May 1991

Children's Services in an Era of Budget Deficits

Author Affiliations

From the Foundation for Child Development, New York, NY.

Am J Dis Child. 1991;145(5):575-578. doi:10.1001/archpedi.1991.02160050101027

It is virtually impossible to address the issue of how to improve the care of the nation's poor children without confronting the question of the resources society is willing to spend on those children. As a first step in examining that question, I suggest we visualize an increasingly common sight in contemporary hospitals: a premature, lowbirth-weight infant, born with medical complications and hooked up to a life-support system. The baby's mother is penniless; the hospital, or, in other words, society at large will spend thousands of dollars to give the infant all the medical assistance he or she needs to breathe and eat and develop.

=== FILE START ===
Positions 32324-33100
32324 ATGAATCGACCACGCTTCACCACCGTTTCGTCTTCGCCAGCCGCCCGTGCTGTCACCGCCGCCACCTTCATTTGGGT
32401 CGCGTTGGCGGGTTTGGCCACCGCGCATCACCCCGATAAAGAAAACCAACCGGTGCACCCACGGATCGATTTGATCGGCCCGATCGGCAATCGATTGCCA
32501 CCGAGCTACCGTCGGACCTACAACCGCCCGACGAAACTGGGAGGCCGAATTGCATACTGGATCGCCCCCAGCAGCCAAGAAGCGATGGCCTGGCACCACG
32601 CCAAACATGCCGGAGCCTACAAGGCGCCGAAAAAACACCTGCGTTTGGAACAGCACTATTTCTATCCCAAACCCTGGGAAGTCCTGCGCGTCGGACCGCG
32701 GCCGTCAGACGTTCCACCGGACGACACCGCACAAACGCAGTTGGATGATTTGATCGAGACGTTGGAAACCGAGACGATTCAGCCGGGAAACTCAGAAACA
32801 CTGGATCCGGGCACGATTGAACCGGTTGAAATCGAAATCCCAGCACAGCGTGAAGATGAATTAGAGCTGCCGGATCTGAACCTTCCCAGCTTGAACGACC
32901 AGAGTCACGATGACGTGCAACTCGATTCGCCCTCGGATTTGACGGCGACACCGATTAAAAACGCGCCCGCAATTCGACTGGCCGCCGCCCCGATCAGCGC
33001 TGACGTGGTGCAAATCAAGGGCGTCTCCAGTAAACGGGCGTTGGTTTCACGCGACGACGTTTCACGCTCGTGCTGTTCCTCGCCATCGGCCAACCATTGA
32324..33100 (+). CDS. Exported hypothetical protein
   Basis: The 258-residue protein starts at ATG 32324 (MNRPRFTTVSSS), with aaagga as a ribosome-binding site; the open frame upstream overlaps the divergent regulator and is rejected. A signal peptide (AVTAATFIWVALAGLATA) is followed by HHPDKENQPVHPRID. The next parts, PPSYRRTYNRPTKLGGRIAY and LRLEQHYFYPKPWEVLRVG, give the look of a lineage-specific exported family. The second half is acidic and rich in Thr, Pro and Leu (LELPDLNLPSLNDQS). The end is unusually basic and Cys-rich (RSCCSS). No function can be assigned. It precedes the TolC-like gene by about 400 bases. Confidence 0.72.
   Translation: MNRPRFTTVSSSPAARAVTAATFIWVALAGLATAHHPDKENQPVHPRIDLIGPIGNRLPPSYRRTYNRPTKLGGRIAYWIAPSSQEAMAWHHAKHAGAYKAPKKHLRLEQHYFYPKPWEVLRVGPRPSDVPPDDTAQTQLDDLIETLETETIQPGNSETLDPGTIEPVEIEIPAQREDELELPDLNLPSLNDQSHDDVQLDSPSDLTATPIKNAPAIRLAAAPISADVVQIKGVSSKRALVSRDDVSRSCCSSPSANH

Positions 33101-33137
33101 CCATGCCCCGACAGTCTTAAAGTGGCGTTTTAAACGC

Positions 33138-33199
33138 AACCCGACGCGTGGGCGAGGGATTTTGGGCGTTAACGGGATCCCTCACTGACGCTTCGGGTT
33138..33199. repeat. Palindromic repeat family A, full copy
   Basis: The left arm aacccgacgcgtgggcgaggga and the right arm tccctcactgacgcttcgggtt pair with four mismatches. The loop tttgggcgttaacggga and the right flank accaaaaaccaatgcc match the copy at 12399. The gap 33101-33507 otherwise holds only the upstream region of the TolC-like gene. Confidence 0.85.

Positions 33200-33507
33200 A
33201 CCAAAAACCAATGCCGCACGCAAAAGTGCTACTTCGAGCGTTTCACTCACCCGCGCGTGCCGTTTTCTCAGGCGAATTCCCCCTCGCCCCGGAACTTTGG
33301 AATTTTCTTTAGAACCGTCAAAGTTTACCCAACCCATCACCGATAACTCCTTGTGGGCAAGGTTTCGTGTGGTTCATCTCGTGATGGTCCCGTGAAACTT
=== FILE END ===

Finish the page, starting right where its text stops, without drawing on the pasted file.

What the scenario tells us is that in this instance, society has concluded that almost no amount of money is too much to spend to save the life of a child. The statement is a powerful one. Granted, the work of the neonatal care unit

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